This blog will not only explore the Endless Mountains, but all of Pennsylvania, from Ohiopyle to the Delaware Water Gap, from the stunning Quehanna wilderness to Pine Creek Gorge.  Pennsylvania has so many incredible places- and we cannot preserve what we don’t even know  exists.

Welcome, and start exploring.

37 thoughts on “About

  1. I shared because this is exactly how I feel. Well said. I moved to this area almost 4 years ago and was appalled the first time I hiked past a well pad with a blaze on a post because there were no longer trees there. I’ve kayaked in areas that I’m sure a few years ago were pristine. .. and now you fight truck traffic and the rumble of activity seems to never be far enough away. I’m sorry I wasn’t able to attend your presentation in Scranton this past weekend. I’d have loved to see my Smith’s Knob photo enlarged. It’s my favorite place…next to the Haystacks as a close second. I was lucky to get that shot and happy to share. 🙂 More people need to see and appreciate what is here before apathy leads us to the same debacle as the post coal boom.

  2. Have you considered mapping your hikes (at least the ones you’ve published a post on) in a public Google map? I’ve enjoyed following your posts for a while, but now want to go back and search for hikes in a particular area, and not finding a method. Anyway, thanks!

  3. Hi Jeff – I own both editions of your Endless Mountain hiking guides but always seem to get myself lost. I spend most of my free time exploring Pennsylvania’s public lands and seem to love the state as much as you. It’s a pleasure to find your blog – maybe we’ll bump into one another some day on the trail!

  4. Thanks for doing this! I came across your blog because you had posted on VFTT, which features New England and New York. I grew up in Mt. Pocono, so when I hear Pennsylvania and mountains in the same sentence I immediately think of “NO TRESPASSING!” signs, heart shaped bath tubs, and rattlesnakes (except of course Delaware Water Gap). We live in New England and usually go to the White Mountains in NH, but next time we’re down visiting my brother we’ll look some of these places up.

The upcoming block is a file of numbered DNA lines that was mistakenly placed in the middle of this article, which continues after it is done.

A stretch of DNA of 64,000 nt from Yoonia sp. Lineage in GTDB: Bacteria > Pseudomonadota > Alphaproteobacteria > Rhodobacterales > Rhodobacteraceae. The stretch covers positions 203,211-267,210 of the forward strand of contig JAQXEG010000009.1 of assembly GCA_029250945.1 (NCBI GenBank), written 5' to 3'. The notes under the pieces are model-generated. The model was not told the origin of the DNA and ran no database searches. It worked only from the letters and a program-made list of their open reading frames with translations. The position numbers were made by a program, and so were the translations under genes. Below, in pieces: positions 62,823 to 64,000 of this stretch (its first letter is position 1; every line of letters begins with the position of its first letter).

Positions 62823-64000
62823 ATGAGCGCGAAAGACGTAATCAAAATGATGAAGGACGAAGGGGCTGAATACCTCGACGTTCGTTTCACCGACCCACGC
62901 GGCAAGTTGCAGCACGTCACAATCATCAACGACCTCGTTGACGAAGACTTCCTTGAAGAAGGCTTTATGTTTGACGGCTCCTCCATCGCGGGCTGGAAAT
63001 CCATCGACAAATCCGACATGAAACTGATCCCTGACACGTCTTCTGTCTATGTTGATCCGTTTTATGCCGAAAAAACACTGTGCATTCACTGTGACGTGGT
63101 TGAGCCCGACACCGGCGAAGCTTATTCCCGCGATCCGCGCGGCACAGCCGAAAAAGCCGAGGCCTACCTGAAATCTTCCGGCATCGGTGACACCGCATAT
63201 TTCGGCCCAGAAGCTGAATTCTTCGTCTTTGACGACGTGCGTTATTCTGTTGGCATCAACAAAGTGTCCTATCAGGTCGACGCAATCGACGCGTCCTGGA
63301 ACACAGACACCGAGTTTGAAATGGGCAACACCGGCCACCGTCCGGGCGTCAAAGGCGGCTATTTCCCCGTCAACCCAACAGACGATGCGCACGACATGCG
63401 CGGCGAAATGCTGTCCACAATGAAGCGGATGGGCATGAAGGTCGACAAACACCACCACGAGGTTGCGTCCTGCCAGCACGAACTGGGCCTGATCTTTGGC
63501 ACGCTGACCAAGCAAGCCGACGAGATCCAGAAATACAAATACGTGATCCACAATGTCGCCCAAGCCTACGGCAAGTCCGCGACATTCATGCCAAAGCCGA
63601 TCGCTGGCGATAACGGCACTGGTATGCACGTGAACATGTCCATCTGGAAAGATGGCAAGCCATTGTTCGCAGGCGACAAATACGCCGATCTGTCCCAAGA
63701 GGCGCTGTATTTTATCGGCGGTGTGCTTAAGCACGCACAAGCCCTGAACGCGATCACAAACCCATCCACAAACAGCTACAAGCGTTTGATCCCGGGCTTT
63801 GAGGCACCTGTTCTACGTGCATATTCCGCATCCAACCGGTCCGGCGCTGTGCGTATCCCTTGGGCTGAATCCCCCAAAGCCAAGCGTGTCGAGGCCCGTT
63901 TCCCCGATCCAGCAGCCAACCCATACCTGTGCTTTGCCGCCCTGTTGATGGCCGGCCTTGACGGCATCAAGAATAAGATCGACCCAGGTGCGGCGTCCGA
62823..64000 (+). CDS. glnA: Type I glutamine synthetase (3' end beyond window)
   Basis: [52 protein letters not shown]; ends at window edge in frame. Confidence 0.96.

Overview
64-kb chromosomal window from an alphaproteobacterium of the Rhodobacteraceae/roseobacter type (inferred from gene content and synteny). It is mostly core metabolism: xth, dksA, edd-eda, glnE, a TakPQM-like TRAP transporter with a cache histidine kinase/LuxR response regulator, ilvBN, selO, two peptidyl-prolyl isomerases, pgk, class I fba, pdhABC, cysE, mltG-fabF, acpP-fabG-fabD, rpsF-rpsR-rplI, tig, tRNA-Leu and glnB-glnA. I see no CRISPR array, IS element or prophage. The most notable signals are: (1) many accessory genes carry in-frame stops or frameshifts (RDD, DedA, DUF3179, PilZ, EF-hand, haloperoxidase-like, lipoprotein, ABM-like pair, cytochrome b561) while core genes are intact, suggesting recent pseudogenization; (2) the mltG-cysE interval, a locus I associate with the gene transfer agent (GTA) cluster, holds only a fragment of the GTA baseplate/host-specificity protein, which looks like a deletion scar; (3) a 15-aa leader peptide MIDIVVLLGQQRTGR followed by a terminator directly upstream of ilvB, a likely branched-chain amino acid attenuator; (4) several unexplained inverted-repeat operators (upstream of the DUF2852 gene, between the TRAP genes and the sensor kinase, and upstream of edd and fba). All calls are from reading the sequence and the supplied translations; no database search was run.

• Sure. PA has vast public lands and so many places to explore, not to mention one of the most extensive trail systems in the east. It is a very underrated state, but people are beginning to discover its gems. And you’ll have many of these places all to yourself. Just for comparison, PA’s state forests have about three times the acreage of NH’s White Mountain National Forest. Have fun exploring.

  5. Hey Jeff:

    Great stuff here! Grew up locally in NEPA and come back in the Spring and Summer whenever I can. Have a question for you….I want to explore Coalbed swamp in SGL 57 but can’t seem to plot out a way to get there based on looking at some topo maps online. What’s the best place to park and find a trail to get there? I’m probably gonna try for it either late May or early June…..hoping ticks aren’t that bad if a lot of bush wacking is required….seems to be less up on red rock mountain compared to other areas. Thx for any help!